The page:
The predicted values. shape = [batch_size, d0, .. dN].

required
delta float

A float, the point where the Huber loss function changes from a quadratic to linear.

required

Returns:

Type Description
ndarray

huber loss Values. If reduction is NONE, this has

 shape [batch_size, d0, .. dN-1]; otherwise, it is scalar.
(Note dN-1 because all loss functions reduce by 1 dimension, usually axis=-1.)

Source code in treex/losses/huber.py
def huber(target: jnp.ndarray, preds: jnp.ndarray, delta: float) -> jnp.ndarray:
r"""
Computes the Huber loss between target and predictions.

For each value x in error = target - preds:

$$loss = \begin{cases} \ 0.5 \times x^2,\hskip8em\text{if } |x|\leq d\\ 0.5 \times d^2 + d \times (|x| - d),\hskip1.7em \text{otherwise} \end{cases}$$

where d is delta. See: https://en.wikipedia.org/wiki/Huber_loss

Usage:

python
rng = jax.random.PRNGKey(42)

target = jax.random.randint(rng, shape=(2, 3), minval=0, maxval=2)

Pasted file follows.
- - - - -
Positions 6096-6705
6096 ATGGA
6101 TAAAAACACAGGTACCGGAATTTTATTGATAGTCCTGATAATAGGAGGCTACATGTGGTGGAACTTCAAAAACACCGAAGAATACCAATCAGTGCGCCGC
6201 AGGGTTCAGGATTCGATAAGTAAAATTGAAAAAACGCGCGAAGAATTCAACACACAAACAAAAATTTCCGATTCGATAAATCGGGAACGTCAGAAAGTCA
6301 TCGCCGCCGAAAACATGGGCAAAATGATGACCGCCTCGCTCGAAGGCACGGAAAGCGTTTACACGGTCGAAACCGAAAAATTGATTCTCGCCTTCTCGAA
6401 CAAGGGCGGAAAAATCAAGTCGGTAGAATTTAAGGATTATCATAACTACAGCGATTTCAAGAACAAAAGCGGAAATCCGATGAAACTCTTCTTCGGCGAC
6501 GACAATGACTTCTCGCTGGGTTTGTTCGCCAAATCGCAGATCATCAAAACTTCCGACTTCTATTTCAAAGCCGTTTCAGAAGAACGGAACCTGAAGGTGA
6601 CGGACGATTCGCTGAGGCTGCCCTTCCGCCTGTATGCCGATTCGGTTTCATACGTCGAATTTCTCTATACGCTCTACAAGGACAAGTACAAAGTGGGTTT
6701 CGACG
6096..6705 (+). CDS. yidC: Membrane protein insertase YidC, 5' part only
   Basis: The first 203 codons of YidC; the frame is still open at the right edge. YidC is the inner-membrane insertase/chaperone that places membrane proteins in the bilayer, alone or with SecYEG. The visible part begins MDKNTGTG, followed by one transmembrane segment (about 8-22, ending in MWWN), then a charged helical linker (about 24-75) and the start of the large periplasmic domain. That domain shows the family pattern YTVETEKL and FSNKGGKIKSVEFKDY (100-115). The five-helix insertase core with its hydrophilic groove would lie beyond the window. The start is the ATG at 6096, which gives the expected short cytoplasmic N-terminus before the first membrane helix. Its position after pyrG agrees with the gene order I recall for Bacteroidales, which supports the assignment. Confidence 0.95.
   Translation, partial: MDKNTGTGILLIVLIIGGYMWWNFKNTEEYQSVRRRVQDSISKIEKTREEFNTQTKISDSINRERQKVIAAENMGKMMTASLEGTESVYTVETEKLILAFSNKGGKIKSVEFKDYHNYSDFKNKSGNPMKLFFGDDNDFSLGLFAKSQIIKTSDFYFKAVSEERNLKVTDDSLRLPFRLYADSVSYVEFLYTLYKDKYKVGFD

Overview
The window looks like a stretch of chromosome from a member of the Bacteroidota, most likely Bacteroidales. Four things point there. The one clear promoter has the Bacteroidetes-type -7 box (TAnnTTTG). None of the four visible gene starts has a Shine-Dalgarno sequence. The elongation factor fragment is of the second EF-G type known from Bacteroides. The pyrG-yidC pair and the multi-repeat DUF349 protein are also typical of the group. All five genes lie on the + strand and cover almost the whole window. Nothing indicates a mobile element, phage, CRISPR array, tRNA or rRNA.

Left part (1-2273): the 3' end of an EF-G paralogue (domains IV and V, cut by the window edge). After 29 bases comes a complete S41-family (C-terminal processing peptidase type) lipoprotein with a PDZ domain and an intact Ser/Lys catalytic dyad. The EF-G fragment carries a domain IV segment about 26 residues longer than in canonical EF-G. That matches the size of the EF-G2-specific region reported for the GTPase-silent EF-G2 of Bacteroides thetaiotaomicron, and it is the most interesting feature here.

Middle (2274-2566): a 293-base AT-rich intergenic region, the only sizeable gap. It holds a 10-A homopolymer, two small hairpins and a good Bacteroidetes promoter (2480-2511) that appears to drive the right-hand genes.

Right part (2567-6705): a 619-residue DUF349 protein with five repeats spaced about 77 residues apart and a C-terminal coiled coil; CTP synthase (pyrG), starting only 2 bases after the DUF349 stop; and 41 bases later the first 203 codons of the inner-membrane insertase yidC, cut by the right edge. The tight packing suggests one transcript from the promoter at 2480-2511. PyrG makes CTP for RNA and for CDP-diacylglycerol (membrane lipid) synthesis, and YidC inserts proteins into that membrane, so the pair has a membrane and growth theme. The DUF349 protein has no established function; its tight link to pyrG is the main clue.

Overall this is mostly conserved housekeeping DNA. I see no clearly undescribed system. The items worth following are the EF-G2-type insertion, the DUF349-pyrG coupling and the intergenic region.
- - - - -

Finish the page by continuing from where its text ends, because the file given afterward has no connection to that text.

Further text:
preds = jax.random.uniform(rng, shape=(2, 3))

loss = tx.losses.huber(target, preds, delta=1.0)
assert loss.shape == (2,)

preds = preds.astype(float)
target = target.astype(float)
delta = 1.0
error = jnp.subtract(preds, target)
abs_error = jnp.abs(error)
assert jnp.array_equal(loss, jnp.mean(
jnp.multiply(
0.5,
),
jnp.multiply(delta, linear)), axis=-1
))


Arguments:
target: Ground truth values. shape = [batch_size, d0, .. dN].
preds: The predicted values. shape = [batch_size, d0, .. dN].
delta: A float, the point where the Huber loss function changes from a quadratic to linear.

Returns:
huber loss Values. If reduction is NONE, this has
shape [batch_size, d0, .. dN-1]; otherwise, it is scalar.
(Note dN-1 because all loss functions reduce by 1 dimension, usually axis=-1.)
"""
preds = preds.astype(float)
target = target.astype(float)
delta = float(delta)
error = jnp.subtract(preds, target)
abs_error = jnp.abs(error)